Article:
Evolve CommunicationsGet Your Public Relations Strategy Right!

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Get Your Public Relations Strategy Right!

Push-Ups

It’s the start of a new year, and that means it’s a good time to get your public relations strategy in tip top shape. Like working out to stay in shape, it’s important to regularly visit your PR strategy to make sure it’s working right.

There are five essential components to a strategy that will help define your PR initiatives. They are:

  • Objectives: What do you want to achieve?
  • Audience: With whom are you communicating?
  • Messages: What do you want to say?
  • Channels: What are the means through which you’ll communicate?
  • Measurement: How will you know if you’re successful?

Let’s talk about each of these individually.

Objectives: Seems pretty clear, right? For most businesses, objectives are fairly easy to define. More downloads, more sales, more leads, better brand awareness, etc. Those are quite common, but they’re not the only objectives that PR might address. Many times, PR is a deft tool for shaping opinions: How aware are people about an issue and how do they feel about it? What are people’s perceptions of things, such as corn syrup, crude oil, etc. a public relations strategy can be developed to influence how people think and feel.

Audience: This term is somewhat antiquated, but is still commonly used. A more accurate term, however, would be stakeholder. That refers to the larger group of people who are affected by a company’s actions. That could be customers, but it could also be anyone who could positively or negatively influence customer decisions, community members, or government officials.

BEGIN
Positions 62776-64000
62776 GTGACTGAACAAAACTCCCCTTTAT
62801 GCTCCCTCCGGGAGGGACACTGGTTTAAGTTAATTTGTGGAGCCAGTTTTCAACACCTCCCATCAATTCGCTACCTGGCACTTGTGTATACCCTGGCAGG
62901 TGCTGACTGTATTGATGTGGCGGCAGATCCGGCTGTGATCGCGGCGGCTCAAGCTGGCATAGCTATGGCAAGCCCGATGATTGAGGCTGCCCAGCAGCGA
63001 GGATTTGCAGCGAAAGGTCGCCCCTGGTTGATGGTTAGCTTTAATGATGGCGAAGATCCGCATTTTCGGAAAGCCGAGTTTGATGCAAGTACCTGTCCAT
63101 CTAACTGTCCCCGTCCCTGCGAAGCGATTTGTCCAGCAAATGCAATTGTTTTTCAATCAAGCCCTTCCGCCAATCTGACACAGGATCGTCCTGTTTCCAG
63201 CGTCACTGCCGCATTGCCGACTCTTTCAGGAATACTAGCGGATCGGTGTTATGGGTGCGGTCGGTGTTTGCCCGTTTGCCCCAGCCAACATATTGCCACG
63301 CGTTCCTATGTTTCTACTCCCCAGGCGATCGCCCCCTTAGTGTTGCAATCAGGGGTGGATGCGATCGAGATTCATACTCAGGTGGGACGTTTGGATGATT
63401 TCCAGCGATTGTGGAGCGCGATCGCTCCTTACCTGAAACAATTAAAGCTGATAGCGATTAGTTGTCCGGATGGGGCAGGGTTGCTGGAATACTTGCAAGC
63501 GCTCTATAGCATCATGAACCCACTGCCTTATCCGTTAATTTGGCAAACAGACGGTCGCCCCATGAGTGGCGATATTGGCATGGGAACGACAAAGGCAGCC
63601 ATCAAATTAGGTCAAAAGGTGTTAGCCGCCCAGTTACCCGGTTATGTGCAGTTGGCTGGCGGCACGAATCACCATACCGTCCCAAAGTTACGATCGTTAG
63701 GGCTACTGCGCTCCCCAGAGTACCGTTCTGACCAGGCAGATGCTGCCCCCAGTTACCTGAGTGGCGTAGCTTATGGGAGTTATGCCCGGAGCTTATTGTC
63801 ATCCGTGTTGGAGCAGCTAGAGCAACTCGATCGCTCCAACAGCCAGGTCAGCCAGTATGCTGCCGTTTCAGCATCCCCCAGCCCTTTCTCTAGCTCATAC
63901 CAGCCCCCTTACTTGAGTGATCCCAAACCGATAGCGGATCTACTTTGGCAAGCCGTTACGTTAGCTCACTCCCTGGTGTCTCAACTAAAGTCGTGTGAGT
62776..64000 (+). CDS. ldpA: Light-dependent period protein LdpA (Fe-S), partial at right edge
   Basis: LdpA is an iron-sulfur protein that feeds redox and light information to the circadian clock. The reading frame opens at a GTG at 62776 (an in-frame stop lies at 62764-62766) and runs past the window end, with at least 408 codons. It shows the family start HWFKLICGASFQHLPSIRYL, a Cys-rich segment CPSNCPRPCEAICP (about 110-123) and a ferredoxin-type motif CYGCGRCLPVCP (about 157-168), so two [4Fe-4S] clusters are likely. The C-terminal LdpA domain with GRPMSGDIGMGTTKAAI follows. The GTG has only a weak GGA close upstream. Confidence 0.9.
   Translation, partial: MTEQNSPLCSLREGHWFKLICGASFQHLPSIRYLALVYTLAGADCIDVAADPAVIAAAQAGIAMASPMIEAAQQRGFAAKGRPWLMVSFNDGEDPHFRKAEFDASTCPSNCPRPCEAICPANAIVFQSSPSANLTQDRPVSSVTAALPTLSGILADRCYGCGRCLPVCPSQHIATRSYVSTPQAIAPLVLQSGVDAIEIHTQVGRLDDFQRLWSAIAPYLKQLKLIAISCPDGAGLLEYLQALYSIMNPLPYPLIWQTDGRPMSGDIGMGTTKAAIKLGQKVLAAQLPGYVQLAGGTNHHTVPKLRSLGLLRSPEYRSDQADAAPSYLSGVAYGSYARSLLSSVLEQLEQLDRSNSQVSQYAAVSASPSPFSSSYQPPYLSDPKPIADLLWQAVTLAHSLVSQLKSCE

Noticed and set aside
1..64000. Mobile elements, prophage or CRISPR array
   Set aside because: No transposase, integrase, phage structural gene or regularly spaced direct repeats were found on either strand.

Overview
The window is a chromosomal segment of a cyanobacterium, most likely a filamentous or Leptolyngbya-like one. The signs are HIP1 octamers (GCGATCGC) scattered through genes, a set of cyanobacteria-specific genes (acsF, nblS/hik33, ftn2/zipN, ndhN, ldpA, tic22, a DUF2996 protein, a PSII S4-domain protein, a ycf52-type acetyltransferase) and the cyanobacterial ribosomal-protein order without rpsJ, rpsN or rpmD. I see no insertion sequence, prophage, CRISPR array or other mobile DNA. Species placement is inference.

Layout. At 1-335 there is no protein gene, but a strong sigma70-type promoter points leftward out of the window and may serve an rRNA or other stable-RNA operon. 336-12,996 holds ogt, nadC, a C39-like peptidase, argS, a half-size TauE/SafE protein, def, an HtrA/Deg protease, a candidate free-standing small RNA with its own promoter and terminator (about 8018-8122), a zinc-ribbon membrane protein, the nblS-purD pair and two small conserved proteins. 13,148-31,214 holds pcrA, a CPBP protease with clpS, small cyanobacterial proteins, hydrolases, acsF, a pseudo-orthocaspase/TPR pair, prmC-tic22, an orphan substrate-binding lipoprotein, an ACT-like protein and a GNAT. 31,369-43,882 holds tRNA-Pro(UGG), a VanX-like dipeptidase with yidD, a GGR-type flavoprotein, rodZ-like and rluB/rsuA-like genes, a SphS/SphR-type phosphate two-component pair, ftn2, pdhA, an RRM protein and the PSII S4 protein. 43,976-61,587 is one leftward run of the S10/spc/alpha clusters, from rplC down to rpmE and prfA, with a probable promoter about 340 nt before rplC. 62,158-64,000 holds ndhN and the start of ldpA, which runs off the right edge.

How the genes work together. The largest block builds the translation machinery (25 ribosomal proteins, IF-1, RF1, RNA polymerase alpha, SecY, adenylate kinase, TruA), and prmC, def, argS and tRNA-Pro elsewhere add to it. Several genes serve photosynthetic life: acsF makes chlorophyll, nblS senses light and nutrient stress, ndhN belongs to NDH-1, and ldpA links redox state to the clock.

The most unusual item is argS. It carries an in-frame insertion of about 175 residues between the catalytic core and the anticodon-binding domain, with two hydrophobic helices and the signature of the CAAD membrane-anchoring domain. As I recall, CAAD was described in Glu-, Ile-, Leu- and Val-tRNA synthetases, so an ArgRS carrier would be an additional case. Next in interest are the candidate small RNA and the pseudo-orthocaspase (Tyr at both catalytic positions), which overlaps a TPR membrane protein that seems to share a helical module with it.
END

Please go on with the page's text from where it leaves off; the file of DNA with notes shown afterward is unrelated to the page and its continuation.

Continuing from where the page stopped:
Messages:  We like to say in our proposals that it’s not just what you say, but how you say it, that matters. The art of messaging (and it really is an art), is the process of developing messages that will not just trigger actions, thoughts or feelings among your audiences, but is rather a process of finding the language that will address your audiences’ needs and desires in a way that creates positive feelings about your brand, product or company. It is not a call to action, at least not necessary, nor are messages often specific talking points (though that can be part of them). Instead, they are the phrases and sentences that move your audiences closer to your point of view.

Channels: Back in the old days, there were likely just a few newspapers, three TV channels, and a handful of radio stations in each city. Today, the number of channels is almost infinite. Because time is a precious resources, this part of your strategy needs to prioritize which channels are most important to you. Now, most companies instantly think, “If I just get national media attention, all my problems will be solved.” Unfortunately, that’s not always the case. There are many circumstances where national media shouldn’t be as high of a priority. In other words, it’s best to work to find targeted channels that your audiences pay attention to. Whether that’s traditional media outlets or social networks, it’s essential to spend time communicating through channels where the people seeing your messages and engaging with you will most likely respond.

Measurement: Measuring public relations can be truly challenging, but many strides have been made to tie PR activities to Return on Investment or at least Return on Relationship (ROR). While measuring things like impact on sales is important, it’s not the only yard stick that will tell you if your PR campaign is working. Instead, it’s important to look at metrics such as level and quality of engagement (particularly if your strategy involves social media), clarity and frequency of message, and other similar stats that have less to do with a company or organization’s bottom line and more to do with how well they are managing their relationships.

 

Please note, that these are pieces of a strategy, but they do not constitute a full PR plan. We’ll be going over that in another blog post, but if you need help figuring out your public relations strategy, don’t hesitate to contact us.

 


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